A poem by Edward Powys Mathers

Aischa was mine,
My tender cousin,
My blond lover;
And you knew our love,
Uncle without bowels,
Foul old man.

For a few weights of gold
You sold her to the blacks,
And they will drive a stinking trade
At the dark market;
Your slender daughter,
The free child of our hills.

She will go to serve the bed
Of a fat man with no God,
A guts that cannot walk,
A belly hiding his own feet,
A rolling paunch
Between itself and love.

She was slim and quick
Like the antelope of our hills
When he comes down in the summer-time
To bathe in the pools of Tereck,
Her stainless flesh
Was all moonlight.

Her long silk hair
Was of so fine a gold
And of so honey-like a brown
That bees flew there,
And her red lips
Were flowers in sunlight.

She was fair, alas, she was fair,
So that her beauty goes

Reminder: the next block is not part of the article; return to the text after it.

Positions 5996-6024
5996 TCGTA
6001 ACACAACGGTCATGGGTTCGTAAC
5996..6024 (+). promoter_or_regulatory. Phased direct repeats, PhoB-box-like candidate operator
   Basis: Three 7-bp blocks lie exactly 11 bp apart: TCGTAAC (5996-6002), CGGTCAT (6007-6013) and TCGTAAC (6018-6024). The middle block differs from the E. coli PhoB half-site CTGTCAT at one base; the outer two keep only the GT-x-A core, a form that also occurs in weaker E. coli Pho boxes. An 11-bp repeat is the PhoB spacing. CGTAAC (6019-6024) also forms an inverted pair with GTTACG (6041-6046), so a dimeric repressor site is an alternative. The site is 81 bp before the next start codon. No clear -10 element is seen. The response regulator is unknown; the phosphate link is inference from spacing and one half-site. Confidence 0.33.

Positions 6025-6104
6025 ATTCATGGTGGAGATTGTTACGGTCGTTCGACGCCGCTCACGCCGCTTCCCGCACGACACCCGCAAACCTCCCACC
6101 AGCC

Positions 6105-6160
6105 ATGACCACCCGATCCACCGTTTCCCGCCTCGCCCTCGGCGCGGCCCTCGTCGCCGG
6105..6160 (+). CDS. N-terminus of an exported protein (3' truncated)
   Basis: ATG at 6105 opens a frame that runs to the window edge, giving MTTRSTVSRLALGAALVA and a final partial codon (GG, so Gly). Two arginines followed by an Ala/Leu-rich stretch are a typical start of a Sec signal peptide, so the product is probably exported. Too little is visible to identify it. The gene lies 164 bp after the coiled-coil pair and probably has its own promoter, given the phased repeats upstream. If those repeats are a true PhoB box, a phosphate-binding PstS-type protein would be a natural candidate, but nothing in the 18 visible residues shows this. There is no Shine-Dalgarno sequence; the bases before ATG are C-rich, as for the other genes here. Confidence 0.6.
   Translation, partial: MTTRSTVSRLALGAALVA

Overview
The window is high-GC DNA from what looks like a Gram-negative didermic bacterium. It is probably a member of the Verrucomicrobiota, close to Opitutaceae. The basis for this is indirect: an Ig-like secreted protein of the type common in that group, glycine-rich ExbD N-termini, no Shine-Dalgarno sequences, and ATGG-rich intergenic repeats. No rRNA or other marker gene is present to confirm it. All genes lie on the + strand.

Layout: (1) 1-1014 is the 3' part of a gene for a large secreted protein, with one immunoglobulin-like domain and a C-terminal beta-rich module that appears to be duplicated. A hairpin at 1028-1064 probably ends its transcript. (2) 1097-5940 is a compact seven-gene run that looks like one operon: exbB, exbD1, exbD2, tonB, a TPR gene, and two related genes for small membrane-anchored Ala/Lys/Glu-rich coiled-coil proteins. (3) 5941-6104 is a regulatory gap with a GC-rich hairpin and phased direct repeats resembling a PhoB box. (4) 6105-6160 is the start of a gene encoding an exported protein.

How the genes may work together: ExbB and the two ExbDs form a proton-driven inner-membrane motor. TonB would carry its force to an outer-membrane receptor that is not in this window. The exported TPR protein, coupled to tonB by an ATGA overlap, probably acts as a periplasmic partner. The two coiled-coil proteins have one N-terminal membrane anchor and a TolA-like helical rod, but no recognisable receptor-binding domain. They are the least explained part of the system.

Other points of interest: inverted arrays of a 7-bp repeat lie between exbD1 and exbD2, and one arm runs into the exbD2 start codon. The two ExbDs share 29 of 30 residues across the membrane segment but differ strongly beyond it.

To a garden of dying flowers,
Made one with the girls that mourn
And wither for light and love
Behind the harem bars.

And you have dirty dreams
That she will be Sultane,
And you will drink and boast
And roll about,
The grinning ancestor
Of little kings.

Hugging your very wicked gold
Within a greasy belt,
You paddle exulting like a bald ape
That glories to defile,
Unmindful of two hot young streams
Of tears.

You stole this dirty gold,
For this gold means
Your daughter's freedom
And your nephew's love,
Two fresh and lovely things
Groaning within your belt.

The sunny playing of our childhood
At the green foot of Elbours,
The starry playing of our youth
Beyond the flowery fences,
These sigh their lost delights
Within your belt.

Give me the gold;
Damn you, give me the gold....
You kill my mercy
When you kill my love....
Hold up your trembling sword;
For this is death.

* * * * *

I take the belt from the dead loins
That put away my love,
And turn my sweet white horse
After the caravan....
With dirty gold and clean steel
I'll set Aischa free.

Ballad of the Caucasus.

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